Organized Sports in Childhood Linked to Better Emotional Health in Adolescence
Jim LiebeltJim is Senior Writer, Editor and Researcher for HomeWord . Jim has over 35 years of experience as a youth and family ministry specialist, and has been on the HomeWord staff since 1998. He has served over the years as a pastor, author, youth ministry trainer, adjunct college instructor and speaker. Jim’s culture blog and parenting articles appear on HomeWord.com. Jim is a contributing author of culture and parenting articles to Crosswalk.com. Jim and his wife Jenny live in Quincy, MA.
- 2019 Jun 12
*The following is excerpted from an online article posted on Montreal Gazette.
A study of Quebec children has found a link between consistent participation in organized sports in childhood and better emotional health once the child reaches the age of 12.
Organized sports are activities that are supervised by a coach, whether it be a team sport, such as soccer, or an individual sport, such as tennis, and that are practiced regularly between the ages of six and 10.
The researchers’ goal was to see how regular participation in sports contributed to reducing emotional difficulties beyond the children’s other characteristics and their families.
The result? Children who participated regularly in organized sports were more likely to have better mental health at age 12, meaning less emotional distress, and less timidness, withdrawal and social anxiety, Linda Pagani, a researcher with the Centre de recherche du CHU Sainte-Justine and professor at the École de psychoéducation of the Université de Montréal. Pagani worked on the study, which was led by her colleague at the École de psychoéducation, Frédéric Brière.
Their study, titled “Consistent participation in organized physical activity predicts emotional adjustment in children,” was published in the journal Pediatric Research.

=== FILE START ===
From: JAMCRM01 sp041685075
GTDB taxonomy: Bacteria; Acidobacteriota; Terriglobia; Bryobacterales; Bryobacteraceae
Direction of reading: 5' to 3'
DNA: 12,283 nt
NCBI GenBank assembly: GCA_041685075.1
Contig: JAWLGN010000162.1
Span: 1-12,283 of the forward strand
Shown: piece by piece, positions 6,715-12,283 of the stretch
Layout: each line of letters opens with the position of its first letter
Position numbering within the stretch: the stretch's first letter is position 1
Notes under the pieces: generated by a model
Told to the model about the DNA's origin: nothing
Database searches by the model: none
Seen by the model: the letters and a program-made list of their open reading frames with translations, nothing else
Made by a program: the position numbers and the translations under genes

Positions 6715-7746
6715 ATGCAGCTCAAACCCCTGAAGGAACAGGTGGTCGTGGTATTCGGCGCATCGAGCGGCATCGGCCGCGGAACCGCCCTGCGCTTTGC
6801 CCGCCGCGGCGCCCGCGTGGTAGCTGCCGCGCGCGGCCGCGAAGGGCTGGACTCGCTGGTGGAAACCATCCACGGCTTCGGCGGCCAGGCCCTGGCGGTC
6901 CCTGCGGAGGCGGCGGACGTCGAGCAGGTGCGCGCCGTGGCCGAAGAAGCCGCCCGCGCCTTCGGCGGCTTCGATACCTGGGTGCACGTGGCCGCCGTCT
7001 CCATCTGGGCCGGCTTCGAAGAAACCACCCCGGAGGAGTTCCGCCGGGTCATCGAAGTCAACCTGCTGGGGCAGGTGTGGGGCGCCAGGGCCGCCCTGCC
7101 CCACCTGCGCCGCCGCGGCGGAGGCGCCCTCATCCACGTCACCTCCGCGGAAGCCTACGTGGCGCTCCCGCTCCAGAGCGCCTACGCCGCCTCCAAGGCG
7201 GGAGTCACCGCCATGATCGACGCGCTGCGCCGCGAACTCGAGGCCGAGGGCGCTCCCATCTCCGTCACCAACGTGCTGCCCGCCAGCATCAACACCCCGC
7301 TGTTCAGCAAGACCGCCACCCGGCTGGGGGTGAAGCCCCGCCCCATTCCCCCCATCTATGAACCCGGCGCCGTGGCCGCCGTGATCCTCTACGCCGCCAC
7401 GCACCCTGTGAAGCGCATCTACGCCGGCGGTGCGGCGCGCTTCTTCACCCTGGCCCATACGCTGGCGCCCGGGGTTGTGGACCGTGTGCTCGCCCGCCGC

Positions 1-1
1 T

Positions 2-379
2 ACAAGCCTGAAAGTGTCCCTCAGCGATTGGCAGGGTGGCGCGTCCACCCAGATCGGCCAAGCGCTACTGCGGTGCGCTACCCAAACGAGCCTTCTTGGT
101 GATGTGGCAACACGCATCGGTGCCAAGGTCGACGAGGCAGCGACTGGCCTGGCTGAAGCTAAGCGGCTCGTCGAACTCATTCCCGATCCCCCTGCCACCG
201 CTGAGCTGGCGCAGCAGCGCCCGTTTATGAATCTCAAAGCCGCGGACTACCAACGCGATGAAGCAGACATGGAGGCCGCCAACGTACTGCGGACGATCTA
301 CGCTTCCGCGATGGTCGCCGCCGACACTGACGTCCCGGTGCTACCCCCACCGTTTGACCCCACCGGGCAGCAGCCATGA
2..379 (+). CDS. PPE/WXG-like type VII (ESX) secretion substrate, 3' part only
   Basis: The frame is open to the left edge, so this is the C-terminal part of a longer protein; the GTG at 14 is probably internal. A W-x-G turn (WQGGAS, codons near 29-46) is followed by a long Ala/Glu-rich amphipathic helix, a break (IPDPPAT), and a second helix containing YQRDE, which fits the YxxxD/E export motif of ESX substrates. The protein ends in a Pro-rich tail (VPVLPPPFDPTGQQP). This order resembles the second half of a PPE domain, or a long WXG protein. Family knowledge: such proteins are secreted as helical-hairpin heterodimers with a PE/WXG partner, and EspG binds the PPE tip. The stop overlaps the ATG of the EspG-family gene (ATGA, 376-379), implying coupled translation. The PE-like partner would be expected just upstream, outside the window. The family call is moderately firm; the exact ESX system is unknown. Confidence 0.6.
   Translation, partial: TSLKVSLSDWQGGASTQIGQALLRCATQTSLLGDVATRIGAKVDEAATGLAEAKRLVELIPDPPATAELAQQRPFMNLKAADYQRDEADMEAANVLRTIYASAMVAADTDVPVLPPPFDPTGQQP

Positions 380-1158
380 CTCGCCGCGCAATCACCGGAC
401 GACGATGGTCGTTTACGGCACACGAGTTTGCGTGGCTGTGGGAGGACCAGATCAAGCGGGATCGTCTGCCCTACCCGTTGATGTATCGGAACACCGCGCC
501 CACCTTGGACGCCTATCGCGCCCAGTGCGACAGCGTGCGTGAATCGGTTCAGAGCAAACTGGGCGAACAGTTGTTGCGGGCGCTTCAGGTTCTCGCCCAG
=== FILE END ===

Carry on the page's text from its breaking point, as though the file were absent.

According to Pagani, the children who participated in organized sports experienced less distress because practicing sports teaches them several skills.
“They learn to be on a team, to listen to instructions, to collaborate more, be more cooperative,” she said. “All those characteristics will help children in the long term.”
Activities that develop collaboration and cooperation lead youngsters to develop other skills, including social skills, that are linked to mental health, Pagani said. Through these skills, they learn to not isolate themselves and have dark thoughts even when they don’t feel good.
“It’s very important, especially in our ‘screen culture’,” Pagani said. “Children spend so much time in front of their screens that they’re lax in terms of social interactions.”
The study looked at 1,490 children born between 1997 and 1998 and living around the province who have been followed under a long-term study coordinated by the Institut de la statistique du Québec. The subjects were observed regularly, before they started sports and after, Pagani said.
It was the child’s parent or guardian who reported the child’s participation in organized physical activity. The reporting of emotional distress, anxiety, timidity and social withdrawal by the child at the age of 12 was done by their teachers.
For Pagani, the research results say to parents that investing in sports is as important as investing in children’s education.